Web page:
The Bloodaxe Book of Modern Welsh Poetry

By Rogers, Byron | The Spectator, January 17, 2004 | Go to article overview

The Bloodaxe Book of Modern Welsh Poetry


Rogers, Byron, The Spectator


Westward, look, the verse is bright THE BLOODAXE BOOK OF MODERN WELSH POETRY edited by Menna Elfyn and John Rowlands Bloodaxe Books, £10.95, pp. 448, ISBN 1852245492

This, the most comprehensive anthology of 20th-century Welsh poetry in translation, came out in April 2003, and is a Poetry Book Society Recommendation, yet I am given to understand what follows will be the first review in any national newspaper or magazine in England. Why?

Have the English, or at least those who still read poetry, no curiosity about what is still being written in the literature which is not only the oldest in these islands but, outside Greek and Latin, the oldest in Europe - and written, not in some remote country, but a couple of hundred miles down the As 5 and 40 in areas where so many of them have holiday homes? I would have thought they would at least have been intrigued.

I was once telephoned by a literary editor after I had introduced some allusion to Wales in a book review. 'Who's interested in the Welsh?' The literary editor was Jewish, metropolitan, and indignant. Had our roles been reversed and I had said something similar about the Jews, all hell would have been self-righteously loosed. But the Welsh attract the last respectable racism.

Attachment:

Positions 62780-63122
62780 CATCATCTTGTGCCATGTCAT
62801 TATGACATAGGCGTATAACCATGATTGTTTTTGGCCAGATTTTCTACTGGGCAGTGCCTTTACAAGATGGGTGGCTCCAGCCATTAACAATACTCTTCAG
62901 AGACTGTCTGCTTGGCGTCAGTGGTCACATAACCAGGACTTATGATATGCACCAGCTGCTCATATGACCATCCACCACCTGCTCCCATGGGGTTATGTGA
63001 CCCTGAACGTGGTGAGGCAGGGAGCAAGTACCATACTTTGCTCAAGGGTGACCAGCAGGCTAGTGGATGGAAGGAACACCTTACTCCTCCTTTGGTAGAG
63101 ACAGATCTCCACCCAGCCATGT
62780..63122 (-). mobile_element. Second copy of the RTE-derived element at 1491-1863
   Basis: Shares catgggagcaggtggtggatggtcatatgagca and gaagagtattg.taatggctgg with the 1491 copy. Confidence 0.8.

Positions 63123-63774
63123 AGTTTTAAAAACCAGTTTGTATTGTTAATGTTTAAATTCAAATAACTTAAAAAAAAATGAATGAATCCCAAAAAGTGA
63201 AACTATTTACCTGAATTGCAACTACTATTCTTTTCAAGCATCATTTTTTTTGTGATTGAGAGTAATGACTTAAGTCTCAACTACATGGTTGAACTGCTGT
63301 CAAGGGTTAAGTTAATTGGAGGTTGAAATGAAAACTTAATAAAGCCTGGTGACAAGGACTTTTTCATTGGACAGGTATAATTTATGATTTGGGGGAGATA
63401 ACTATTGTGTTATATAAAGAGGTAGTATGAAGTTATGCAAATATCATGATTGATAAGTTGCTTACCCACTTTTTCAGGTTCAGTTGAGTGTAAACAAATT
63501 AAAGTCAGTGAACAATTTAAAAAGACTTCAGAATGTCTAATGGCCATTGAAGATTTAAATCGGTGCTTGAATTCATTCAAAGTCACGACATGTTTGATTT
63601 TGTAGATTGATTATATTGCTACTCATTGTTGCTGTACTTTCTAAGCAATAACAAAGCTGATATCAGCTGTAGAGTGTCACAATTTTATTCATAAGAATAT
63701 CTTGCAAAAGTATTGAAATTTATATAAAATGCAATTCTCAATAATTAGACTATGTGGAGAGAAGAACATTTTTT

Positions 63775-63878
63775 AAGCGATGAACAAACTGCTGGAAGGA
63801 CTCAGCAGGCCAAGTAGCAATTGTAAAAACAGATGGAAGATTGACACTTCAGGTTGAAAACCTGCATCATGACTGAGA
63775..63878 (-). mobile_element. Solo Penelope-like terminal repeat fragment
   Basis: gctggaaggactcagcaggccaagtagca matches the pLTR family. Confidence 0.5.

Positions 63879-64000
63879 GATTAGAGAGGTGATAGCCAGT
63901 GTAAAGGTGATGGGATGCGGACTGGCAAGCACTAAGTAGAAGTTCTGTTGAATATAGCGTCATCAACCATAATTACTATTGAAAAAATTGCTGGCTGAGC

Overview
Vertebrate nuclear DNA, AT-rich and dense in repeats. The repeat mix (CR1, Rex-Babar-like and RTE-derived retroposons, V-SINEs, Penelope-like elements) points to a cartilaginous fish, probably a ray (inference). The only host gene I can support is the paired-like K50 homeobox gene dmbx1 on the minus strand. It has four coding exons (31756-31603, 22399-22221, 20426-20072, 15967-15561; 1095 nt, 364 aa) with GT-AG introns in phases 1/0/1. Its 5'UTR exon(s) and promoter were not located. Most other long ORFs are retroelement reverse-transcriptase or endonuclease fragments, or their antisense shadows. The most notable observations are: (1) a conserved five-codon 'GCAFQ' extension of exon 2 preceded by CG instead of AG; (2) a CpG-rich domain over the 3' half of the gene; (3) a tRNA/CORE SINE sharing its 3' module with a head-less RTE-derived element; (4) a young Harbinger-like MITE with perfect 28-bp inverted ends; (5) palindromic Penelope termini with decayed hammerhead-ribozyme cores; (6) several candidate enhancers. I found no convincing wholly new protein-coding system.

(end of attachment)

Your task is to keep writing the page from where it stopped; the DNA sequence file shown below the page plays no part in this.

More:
The English are frightened of the Irish, they arc in awe of the Scots, but we, ever since our military threat was broken, have been a joke, rather like adolescence before pop promoters discovered its commercial potential. Being Welsh in the modern world, Matthew Arnold brooded, was a stage one had to get through, and it is advice taken by the large number of my countrymen who over those six centuries have reinvented themselves as Englishmen. One, a political journalist, blithely told me that Welsh literature was just so much amateurism and sentimentality, and felt able to say this even though he himself could not even speak the language, let alone read it. But then, for his own peace of mind, a man has to rubbish what he has thrown out as rubbish.

So how good is modern Welsh poetry? On the basis of this anthology it is very good indeed, so much so that it will be possible to appreciate those comments of the Anglo-Welsh poet R. S. Thomas on the tension in his own work, which until now you may have thought perversity on his part. Having taught himself Welsh too late to be able to write his own poetry in it, he was doomed to be an outsider, an alltud, and this in his own country.

The sheer size of the book, at 448 pages, is startling enough, but it is extraordinary when you bear in mind that only half a million people can speak the language, of whom only a fraction have the vocabulary to read it at this level. The birdsong from a shrinking world is overwhelming. …

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